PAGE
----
Stress Wreaks Havoc on the Body
It is commonly understood that the brain/mind and body are very closely linked and influence the other's health and functioning on many levels. One aspect involving the brain which has profound effects upon the body is that of stress. Stress may be perceived by the mind (psychological) or be environmental, such as extremes of temperature. It is the perceived stress (or anxiety) which may create many physical challenges in the body and may over time exacerbate problematic conditions and cause real damage. "Stress" may be described as what a person feels when life's demands exceed the person's ability to meet or adapt to those demands.
Mechanisms of Stress in the Body
There are many stressors that affect us daily: noise, crowds, driving, crime, racism, abuse, school, work, negative emotions, overexercising, lack of sleep, angry emotions, loneliness and more. When these accumulate they disrupt not only our immune system but also our hormone balance, throwing multiple body systems into chaos. The body has developed mechanisms to protect it from stress damage. The "fight-or-flight" response is a method the body uses to deal with extreme stress situations. Adrenal stress hormones adrenalin and cortisol are secreted when we feel in danger. This enables the body to fight or run as needed to deal with the source of danger. This response is designed to be short-lived. As a result of modern life, however, many of us are in a "continual state" of this fight-or-flight response, with debilitating results for the body.
Stress Effects in the Body
Our ability to adapt to stress depends on optimal adrenal gland health (adrenal hormone balance). Cortisol imbalances can lead to blood sugar problems, compromised immune function, weight gain, chronic fatigue, infertility, memory loss, and sleep disturbances. Studies have also shown high cortisol levels are linked to high triglyceride levels, heart disease, and breast cancer. The immune system in response to certain stressors releases pro-inflammatory cytokines which cause damage, possibly worsening symptoms of autoimmune diseases.
Nourishing the adrenal glands is important for resisting stress and the attendant damage it may cause. Various nutrients and adaptogenic herbs offer support here. Vitamin C is required for optimal adrenal function, as is vitamin B-5 (pantothenic acid). Prolonged stress will create deficiencies of these nutrients, exacerbating the situation.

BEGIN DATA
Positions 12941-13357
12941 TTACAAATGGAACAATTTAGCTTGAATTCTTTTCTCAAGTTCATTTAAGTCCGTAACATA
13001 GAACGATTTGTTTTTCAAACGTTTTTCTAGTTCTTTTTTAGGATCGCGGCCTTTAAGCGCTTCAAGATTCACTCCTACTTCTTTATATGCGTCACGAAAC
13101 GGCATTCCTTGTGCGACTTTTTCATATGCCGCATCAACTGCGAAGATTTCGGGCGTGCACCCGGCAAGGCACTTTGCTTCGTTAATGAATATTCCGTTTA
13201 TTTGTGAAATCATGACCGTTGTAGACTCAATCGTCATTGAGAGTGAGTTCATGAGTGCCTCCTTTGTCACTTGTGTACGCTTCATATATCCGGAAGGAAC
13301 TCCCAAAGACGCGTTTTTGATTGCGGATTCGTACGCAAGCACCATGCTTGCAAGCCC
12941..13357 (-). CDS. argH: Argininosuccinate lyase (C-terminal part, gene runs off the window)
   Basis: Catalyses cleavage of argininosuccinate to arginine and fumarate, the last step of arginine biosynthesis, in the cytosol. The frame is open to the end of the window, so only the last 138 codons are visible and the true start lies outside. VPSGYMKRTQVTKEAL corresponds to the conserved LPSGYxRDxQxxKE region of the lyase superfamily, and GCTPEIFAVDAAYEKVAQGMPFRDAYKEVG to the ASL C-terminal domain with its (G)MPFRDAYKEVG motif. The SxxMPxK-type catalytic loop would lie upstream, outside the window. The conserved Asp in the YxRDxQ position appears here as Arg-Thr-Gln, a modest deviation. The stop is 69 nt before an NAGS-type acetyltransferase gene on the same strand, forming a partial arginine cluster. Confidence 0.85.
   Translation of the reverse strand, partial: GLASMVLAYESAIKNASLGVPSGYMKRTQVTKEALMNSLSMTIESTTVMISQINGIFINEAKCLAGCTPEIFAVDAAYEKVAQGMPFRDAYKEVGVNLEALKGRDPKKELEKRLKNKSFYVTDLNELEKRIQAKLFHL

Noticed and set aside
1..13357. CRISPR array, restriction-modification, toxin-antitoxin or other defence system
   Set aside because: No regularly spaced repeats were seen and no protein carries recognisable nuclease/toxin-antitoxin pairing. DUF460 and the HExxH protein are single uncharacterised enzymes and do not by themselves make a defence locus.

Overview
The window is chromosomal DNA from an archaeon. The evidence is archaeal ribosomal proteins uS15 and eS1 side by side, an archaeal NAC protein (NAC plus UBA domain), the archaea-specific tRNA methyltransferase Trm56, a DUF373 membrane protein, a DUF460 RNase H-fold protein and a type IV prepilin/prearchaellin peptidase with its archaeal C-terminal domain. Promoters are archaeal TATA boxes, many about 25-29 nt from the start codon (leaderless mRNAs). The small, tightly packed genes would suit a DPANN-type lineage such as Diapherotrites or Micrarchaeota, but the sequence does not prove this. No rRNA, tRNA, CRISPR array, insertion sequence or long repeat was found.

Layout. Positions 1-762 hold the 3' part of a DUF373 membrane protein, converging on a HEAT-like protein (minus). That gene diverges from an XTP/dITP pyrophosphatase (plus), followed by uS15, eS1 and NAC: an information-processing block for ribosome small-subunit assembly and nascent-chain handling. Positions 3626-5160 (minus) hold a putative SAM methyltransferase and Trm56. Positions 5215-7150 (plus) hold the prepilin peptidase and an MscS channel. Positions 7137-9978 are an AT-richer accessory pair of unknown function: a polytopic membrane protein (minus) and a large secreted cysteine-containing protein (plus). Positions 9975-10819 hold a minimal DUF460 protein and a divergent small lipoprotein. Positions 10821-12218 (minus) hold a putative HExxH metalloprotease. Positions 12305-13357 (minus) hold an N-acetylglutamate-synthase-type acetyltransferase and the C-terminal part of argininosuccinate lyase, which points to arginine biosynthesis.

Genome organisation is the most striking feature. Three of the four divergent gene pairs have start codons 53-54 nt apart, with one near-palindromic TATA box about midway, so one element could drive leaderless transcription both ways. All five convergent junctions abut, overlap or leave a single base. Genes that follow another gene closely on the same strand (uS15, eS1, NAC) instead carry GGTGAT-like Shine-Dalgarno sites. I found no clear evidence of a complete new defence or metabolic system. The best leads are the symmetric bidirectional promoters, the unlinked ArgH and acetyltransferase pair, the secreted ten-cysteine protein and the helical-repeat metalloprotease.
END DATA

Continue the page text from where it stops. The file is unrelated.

Herbs known as adaptogens help the body to adapt to and resist stress, both physical and psychological. Ashwagandha (Withania somnifera) has been shown to reduce stress hormones including cortisol. The herb enhances mood, alleviates insomnia, increases energy and reduces anxiety. The herb rhodiola (Rhodiola rosea) works in essentially the same manner with the same beneficial effects upon the body. Phosphatidyl serine (PS), is a fat-soluble phospholipid found in the human brain. It has been shown to blunt cortisol levels, especially following physical stress such as strenuous training.
Methods for Lowering Stress
Here are some things which one may do to help alleviate stress. Some are very simple and require little change to your routine.
1) Exercise outdoors in a park or other natural setting, while still maintaining a safe distance. Even your back yard will do. Along with the exercise itself, sunshine and fresh air can go a long way to change your body's tendency to hold stress.
2) Avoid information overload. Get your facts from a trusted source. Reduce exposure to social media and the internet in general — these can cause unwanted stress. In addition, the blue light radiation from your screen or device is doing your already stressed-out body no favors.
3) Maintain a healthy diet. Over-reliance on inflammatory foods (refined, processed, sugar-laden) can depress the immune system. Eat from a healthy rainbow palette (green foods contain abundant magnesium, a natural stress buster).
4) Laugh! Laughter relaxes the body and mind alike, reducing stress. Watch a comedy on Netflix occasionally rather than that sobering war drama.
5) Don't procrastinate. Do it sooner rather than later, regardless of the task or plan. Procrastination is inherently stressful.
6) Deep Breathing & Meditation can both reduce stress and anxiety. When under stress we have a tendency to breathe shallowly. Try to take five deep slow breaths (your lungs should fully expand and your belly swell) the next time you are stressed or anxious. This simple exercise is calming and relaxing.
For a free guided meditation, see Alicia Love's website. Alicia has a Bachelors in Herbal Science from Bastyr University and is a certified Spiritual Life Coach with over 15 years experience helping people "to strengthen their connection to their own Divine Wisdom, Personal Power and Self Love."
For more information on coping with stress see Evergreen's other Newsletters on the topic.
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